– Tamiko Nimura, writer
“The Art of Naming My Pain is testament to the power that we (re)claim when we name all of our selves. This is a work that charges us to face our own hearts while becoming familiar with Richardson’s. With each painting, essay, and poem, we are gifted the affirmation that beauty coexists alongside its many antonyms, and that we can be both bruised and brave.”
– Thy Nguyễn, poet and community organizer
“The Art of Naming My Pain is a powerful second act to Richardson’s first book of poetry, What Us Is. From the brilliant first essay, which critiques the common and not-so-critically-engaged assumptions about ’safe space’ to her vulnerable and self-empowering exploration of what’s wrong with institutions meant to heal mental health … to the uplift of ‘Love Wins,’ you won’t want to miss the journey and truths Richardson offers us through her words and art. This is a must-read for everyone interested in the power of words, the power of the visual, and the liberatory power and redemption in the call for all of us to continue to refine and reignite our individual and collective commitment to social justice.”
– Shelli Fowler, Associate Professor, Virginia Commonwealth University
“This is a book of stunning bravery and beauty. Richardson reminds me of Frida Kahlo in the way she’s perfected the deep inward gaze. Readers will feel as if they know Richardson as she describes moments of mental illness, racism, and feeling awkward in one’s body. But, she assures us ‘it’s much less lonely in the dark than you think’ and by the end, when she writes ‘we are dancing anyhow,’ that’s exactly how the reader feels.”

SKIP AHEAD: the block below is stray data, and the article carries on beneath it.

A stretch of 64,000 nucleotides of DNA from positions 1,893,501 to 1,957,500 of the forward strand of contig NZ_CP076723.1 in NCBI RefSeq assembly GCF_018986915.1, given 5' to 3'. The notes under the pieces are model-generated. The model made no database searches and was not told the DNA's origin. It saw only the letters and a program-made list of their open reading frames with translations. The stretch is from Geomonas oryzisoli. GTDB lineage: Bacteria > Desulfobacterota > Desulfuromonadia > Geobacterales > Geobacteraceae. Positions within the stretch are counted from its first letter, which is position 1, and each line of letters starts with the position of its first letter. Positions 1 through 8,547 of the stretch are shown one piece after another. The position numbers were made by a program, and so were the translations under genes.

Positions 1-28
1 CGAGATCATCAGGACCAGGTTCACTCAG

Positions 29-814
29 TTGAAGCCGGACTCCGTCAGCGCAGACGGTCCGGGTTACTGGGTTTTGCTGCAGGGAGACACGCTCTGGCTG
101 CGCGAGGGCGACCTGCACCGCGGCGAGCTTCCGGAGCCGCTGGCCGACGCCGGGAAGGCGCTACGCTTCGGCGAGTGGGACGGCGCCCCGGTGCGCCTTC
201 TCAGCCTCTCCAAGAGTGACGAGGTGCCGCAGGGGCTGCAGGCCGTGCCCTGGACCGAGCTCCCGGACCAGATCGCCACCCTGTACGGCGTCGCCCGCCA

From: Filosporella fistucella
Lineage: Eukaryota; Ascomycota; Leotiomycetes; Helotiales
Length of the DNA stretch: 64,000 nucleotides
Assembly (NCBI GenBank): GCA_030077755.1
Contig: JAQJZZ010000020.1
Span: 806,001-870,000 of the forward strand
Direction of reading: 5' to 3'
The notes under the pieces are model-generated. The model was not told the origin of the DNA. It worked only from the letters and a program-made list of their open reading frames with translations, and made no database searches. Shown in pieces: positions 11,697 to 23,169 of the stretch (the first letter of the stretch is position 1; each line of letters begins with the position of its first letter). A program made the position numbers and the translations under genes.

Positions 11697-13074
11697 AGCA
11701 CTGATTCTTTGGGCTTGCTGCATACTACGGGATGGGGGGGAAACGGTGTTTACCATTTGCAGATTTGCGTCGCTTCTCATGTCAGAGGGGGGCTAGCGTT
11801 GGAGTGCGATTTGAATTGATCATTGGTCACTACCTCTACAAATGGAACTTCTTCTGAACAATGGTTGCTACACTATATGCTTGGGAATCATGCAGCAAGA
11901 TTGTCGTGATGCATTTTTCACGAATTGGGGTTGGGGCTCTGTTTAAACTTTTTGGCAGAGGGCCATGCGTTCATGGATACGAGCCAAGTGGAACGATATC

– Renee Simms, author of Meet Behind Mars
“In a collage of poems, observational pieces and deeply personal essays, Richardson has broken down every trope and cliche of the Bildungsroman and replaces it with a narrative that is searing, remarkably original and startlingly beautiful. Telling her story as a queer Black woman and mother, and giving witness to her travails in the mental health system, Richardson has done more than made a way out of no way. She has alchemized her way into enduring literary art.”
– Robert Lashley, author of The Homeboy Songs
ABOUT THE AUTHOR
Kellie Richardson is a writer, artist and educator born and raised in Tacoma, Washington. Her work explores the intersection of race, class, and gender with specific emphasis on themes of love, loss and longing. She employs both classical poetic forms as well as contemporary mediums such as spoken word. Her work is provocative yet accessible, powerful yet vulnerable.
Kellie’s debut poetry collection,What Us Is, was published in 2017, shortly after she was named Tacoma Poet Laureate (2017-2019). She’s also the creator of Brown Betty (2012), a blog providing armor and inspiration for real life and a place where commerce and community intersect to cultivate healing. Kellie is particularly inspired and called to explore the experiences of women of color, and the intersectionality of identities.
ABOUT THE COVER ART
“Listen” by Kellie Richardson. Acrylic, tissue paper, found items collage on canvas (2019).